Project Description: Improving the Data Available for Stock Assessments and Management of West Coast Groundfish through Collaborative Fisheries Research

Summary

The West Coast of the US critically needs robust information on its nearshore groundfish, as the precautionary approach used in fisheries management when data are limited necessarily reduce access and concomitantly the potential social and economic benefits of California’s nearshore fisheries. A primary mechanism for increasing access to groundfish along the west coast is to: 1) improve the data available for stock assessments; and, 2) improve the scale of management by providing data about species at more appropriate ecological and social scales. Indeed, marine fisheries in California and along the West Coast of the U.S. suffer from a mismatch between the large spatial scale at which stock assessment and management occurs and the much smaller spatial scale of stock structure and distribution of fishing pressure. As long as this mismatch exists, management will remain challenged to prevent localized depletion and population crashes even when sophisticated modeling and management approaches are employed. This work seeks to address both 1) the need for data for federal stock assessments, and 2) the need to build regionally specific data that will eventually allow for smaller scale, more ecosystem based fisheries management called for the Marine Life Management Act and its Fisheries Management Plans. Moreover, California is mandated through the MLMA to use it marine protected areas as tools in fisheries management (CA Fish and Game Code §§ 2850-2863). Importantly, this work addresses all of these items and uses successful 10-year collaboration with fishermen and fishing communities on the Central Coast of California. We are building on large previous investments of time, money and partnerships on the Central Coast of California. The project builds on a data set that was collected initially through the baseline monitoring effort for the Central Coast MPA network. The work is based on a vetted and published protocol that was developed collaboratively with fishermen, NOAA fisheries scientists, and academics at Cal Poly San Luis Obispo and Moss Landing Marine Labs.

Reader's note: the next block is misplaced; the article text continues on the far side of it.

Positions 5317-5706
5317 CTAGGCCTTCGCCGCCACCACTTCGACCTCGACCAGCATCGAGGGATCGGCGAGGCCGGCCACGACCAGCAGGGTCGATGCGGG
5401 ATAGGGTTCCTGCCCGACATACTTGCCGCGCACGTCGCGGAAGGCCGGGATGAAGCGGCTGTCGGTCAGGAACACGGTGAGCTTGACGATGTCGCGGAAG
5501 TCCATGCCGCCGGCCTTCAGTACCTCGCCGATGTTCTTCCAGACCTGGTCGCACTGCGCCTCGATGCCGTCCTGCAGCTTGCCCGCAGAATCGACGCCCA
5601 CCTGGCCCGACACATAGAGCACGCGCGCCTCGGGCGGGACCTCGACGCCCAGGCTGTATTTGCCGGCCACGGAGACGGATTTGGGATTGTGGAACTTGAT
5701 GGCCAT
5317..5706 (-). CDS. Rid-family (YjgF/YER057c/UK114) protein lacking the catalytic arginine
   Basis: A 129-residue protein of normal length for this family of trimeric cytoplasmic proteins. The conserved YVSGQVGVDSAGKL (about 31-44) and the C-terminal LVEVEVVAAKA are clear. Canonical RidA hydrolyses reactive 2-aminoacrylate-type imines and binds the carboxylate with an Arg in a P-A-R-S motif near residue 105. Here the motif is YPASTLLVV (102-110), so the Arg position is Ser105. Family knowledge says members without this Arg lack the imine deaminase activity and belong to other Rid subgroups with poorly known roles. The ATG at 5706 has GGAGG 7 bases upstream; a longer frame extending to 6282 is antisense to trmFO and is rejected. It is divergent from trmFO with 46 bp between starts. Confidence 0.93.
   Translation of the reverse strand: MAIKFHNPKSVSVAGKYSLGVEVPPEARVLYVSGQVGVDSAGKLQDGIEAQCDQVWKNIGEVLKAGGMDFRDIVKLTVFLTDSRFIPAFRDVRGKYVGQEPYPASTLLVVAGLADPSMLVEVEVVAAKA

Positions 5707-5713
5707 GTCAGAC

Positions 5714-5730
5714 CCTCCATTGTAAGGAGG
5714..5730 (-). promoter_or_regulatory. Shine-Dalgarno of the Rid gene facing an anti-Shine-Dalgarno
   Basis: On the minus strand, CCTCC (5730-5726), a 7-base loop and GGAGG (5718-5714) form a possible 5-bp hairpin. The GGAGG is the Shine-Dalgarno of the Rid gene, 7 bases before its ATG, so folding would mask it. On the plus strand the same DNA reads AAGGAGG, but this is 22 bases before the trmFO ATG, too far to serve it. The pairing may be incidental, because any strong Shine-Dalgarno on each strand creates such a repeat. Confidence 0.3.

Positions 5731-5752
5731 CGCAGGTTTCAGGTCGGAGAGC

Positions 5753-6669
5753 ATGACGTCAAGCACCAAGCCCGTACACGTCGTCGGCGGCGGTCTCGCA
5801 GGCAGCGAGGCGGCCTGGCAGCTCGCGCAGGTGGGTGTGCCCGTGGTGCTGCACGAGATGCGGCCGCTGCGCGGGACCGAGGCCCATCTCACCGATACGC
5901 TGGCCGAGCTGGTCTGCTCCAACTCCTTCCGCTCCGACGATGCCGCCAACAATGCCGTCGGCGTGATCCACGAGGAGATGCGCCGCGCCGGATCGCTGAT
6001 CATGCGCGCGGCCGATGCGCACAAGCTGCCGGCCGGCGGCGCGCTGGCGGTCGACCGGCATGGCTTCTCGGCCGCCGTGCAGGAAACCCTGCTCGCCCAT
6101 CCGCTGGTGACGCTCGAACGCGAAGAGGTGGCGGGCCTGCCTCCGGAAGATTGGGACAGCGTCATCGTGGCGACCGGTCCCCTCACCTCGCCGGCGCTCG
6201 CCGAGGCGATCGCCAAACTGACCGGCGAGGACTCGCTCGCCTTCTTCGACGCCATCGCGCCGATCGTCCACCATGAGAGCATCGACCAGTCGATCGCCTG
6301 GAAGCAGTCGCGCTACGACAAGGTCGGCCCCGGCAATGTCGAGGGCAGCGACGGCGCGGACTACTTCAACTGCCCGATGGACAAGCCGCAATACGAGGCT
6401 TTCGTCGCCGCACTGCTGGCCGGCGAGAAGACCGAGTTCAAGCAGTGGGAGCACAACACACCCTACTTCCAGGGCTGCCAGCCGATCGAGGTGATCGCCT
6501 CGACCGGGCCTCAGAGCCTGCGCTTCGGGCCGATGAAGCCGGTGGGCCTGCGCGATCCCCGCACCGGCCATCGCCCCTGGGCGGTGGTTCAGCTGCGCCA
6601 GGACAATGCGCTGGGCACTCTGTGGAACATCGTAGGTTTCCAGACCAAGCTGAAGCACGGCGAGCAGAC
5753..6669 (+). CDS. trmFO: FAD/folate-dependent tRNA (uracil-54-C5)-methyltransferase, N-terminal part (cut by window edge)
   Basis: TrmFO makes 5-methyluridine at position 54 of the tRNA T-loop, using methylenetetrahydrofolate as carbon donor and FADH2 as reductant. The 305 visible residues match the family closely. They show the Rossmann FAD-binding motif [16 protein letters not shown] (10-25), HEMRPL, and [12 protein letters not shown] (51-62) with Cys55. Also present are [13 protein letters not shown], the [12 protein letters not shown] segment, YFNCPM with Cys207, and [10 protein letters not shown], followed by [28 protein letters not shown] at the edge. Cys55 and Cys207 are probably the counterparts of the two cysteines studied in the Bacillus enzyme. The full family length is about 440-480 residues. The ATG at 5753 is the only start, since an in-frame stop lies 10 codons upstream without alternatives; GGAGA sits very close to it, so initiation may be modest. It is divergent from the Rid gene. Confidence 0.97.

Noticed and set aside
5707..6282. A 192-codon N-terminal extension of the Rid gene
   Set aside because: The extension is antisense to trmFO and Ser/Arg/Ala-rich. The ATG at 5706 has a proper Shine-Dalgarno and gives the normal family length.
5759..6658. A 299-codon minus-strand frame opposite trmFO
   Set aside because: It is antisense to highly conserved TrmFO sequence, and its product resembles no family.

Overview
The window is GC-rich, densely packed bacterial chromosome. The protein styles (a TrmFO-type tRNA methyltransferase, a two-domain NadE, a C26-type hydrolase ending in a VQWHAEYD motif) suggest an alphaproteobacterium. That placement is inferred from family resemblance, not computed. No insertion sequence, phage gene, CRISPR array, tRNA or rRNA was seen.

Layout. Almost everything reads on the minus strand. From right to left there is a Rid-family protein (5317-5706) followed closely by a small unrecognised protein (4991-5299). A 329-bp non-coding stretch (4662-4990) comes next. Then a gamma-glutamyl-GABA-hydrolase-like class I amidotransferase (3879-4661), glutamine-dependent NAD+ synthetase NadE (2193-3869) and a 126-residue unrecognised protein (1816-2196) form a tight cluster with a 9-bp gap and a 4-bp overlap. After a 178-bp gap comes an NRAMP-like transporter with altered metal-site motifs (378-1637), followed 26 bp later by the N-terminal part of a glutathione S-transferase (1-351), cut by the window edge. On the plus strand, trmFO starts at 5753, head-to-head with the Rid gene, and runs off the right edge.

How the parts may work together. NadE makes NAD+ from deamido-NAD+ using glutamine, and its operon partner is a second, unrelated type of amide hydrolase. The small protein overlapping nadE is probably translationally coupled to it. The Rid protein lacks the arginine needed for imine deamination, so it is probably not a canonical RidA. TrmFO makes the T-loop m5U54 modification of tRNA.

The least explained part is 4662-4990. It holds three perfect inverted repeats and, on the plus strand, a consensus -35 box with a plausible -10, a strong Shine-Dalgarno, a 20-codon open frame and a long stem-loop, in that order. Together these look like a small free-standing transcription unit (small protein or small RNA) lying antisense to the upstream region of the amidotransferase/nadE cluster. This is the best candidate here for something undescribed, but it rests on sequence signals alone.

Student Involvement

The primary research coordinator is a MLML graduate student enrolled through CSUMB, assisted by 2 additional CSUMB/MLML graduate students.

Broader Significance

We anticipate 3 major impacts: 1) Involving the fishing community in data collection used for management of the resource; a fundamental step in creating a more collaborative approach to management; 2) production of critically needed data that can be used in traditional stock assessments; and 3) provision of data that can be used by the California Department of Fish and Wildlife to determine the efficacy of its marine protected areas on nearshore fish populations.

IfAME Principal Investigator

Dr. James Lindholm

Financial Support

NOAA

Field Support

Huli Cat sportfishing charter vessel

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